Without doubt the Hagia Sophia - Ayasofya in Turkish - is the most famous building in Istanbul. "Hagia Sophia" comes from the Greek and means "Holy Wisdom". Built in 537 AD during the Byzantine Empire it is also one of the oldest buildings in the city. It started out as a Greek Orthodox Christian patriarchal basilica, was later converted into an Ottoman mosque and has served as a museum since 1935 when it was secularized. (Warning: this is a very photo-heavy post)
We visited the Hagia Sophia on our second day in Istanbul, after we had seen the Blue Mosque - just across from the Ayasofya - the day before. I'm glad that we did it in this sequence, because this basilica converted mosque converted museum pretty much blew me away.
But before we ventured further we walked up the switchback ramp to the upstairs galleries. I loved the worn stone slabs shining with age.
Both the downstairs narthex and the galleries have beautiful ceilings, and everywhere you can notice the age of the building. Restoration work is continuously going on here. And look at those gorgeous columns!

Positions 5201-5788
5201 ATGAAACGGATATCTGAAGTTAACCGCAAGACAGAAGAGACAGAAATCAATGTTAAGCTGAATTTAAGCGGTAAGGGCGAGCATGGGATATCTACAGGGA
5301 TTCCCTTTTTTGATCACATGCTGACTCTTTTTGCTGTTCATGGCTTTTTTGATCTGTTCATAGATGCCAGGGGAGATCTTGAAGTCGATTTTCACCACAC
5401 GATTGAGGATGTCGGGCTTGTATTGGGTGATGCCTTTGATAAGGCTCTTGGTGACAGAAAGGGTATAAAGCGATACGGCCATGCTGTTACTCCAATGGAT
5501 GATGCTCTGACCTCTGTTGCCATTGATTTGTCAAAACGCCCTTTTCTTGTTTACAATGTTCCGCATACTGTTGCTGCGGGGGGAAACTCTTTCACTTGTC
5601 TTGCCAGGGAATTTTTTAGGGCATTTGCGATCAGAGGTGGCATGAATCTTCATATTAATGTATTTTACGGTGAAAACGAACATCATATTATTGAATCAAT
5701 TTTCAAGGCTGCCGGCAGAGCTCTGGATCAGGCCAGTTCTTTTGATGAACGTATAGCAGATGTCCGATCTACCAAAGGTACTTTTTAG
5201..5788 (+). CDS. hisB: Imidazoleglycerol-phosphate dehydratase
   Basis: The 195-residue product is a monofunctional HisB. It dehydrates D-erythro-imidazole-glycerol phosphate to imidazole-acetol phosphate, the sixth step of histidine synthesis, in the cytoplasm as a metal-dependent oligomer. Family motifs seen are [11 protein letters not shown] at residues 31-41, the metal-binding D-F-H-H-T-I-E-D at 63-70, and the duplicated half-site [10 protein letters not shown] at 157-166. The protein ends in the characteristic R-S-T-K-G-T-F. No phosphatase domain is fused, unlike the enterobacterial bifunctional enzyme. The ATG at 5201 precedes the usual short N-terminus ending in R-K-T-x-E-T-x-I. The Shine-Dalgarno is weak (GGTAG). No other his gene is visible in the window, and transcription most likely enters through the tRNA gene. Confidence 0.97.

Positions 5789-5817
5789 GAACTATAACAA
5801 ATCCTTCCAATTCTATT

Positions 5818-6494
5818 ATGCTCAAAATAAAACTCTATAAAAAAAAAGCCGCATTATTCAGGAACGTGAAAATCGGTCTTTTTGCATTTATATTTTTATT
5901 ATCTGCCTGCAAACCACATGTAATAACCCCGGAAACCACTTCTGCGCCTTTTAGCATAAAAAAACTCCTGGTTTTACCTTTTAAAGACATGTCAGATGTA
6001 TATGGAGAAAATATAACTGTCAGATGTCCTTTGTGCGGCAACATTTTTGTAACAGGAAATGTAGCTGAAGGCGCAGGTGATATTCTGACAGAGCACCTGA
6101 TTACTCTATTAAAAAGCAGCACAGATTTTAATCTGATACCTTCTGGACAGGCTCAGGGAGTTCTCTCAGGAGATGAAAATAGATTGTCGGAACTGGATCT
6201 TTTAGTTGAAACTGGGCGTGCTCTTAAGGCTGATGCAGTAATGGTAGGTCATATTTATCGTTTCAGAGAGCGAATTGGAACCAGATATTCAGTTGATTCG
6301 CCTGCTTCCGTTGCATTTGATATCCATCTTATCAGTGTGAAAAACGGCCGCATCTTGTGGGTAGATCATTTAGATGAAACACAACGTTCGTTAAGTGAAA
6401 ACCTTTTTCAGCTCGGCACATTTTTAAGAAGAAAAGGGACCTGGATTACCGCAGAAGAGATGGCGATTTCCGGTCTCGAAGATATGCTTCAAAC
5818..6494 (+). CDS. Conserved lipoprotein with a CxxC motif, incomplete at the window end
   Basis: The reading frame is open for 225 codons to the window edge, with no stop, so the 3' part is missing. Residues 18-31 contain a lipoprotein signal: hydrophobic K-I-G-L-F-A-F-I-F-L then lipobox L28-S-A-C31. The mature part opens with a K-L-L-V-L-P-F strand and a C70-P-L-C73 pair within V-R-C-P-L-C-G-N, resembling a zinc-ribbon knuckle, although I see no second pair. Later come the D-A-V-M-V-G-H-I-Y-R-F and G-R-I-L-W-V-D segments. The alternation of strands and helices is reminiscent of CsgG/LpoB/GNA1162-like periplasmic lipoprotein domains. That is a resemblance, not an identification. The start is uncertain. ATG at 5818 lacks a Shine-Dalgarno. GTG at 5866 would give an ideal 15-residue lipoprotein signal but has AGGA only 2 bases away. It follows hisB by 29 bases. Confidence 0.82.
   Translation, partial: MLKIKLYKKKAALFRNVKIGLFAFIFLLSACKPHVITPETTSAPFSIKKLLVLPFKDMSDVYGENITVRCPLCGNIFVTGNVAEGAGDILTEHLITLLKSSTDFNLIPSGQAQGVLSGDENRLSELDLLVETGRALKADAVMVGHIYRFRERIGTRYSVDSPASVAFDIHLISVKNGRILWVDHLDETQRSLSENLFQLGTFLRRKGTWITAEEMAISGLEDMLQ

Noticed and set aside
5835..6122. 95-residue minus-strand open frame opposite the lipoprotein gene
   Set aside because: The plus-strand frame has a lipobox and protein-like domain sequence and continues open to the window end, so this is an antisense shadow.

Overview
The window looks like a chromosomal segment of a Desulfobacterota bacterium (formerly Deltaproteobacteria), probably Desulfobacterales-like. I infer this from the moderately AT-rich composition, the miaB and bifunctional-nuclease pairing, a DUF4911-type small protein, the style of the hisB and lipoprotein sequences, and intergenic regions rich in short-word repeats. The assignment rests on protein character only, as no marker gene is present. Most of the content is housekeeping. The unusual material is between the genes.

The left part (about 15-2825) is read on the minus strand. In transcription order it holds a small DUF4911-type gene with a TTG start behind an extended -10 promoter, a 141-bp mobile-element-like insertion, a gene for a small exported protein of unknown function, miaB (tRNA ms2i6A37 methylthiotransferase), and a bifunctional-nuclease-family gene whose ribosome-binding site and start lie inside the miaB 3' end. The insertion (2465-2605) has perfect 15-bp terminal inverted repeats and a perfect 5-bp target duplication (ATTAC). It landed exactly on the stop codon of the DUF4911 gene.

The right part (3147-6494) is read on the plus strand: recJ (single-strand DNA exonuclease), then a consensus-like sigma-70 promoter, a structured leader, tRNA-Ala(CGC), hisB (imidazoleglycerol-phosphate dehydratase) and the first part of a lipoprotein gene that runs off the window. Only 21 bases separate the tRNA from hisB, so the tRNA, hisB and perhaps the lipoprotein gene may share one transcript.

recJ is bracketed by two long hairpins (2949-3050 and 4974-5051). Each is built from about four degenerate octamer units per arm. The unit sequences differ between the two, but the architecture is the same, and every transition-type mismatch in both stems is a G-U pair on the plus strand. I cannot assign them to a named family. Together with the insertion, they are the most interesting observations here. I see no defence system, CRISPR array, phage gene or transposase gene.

But the crème de la crème are the mosaics.
They simply took my breath away. I will spare you my raving over them and just post pictures of them, leaving them to your own judgment. And if you're not into mosaics, just scroll down.
Let's look up one more time and then go down again at the end of the gallery.
While I loved the mosaics and spent a very long time on the galleries, my favorite feature of the Ayasofya was downstairs - the chandeliers. They were added during the Ottoman Empire. Pure eye candy and I was drooling over (well, under) them.
Eventually - reluctantly - we left; but there are so many beautiful things to discover outside as well.
Of course we can't forget the Ayasofya cats... this is just one of them.
It is beautiful at night as well, especially with the blue fountain in the foreground.
We just had to climb up to the roof terrace of our hotel to see the beauty of it.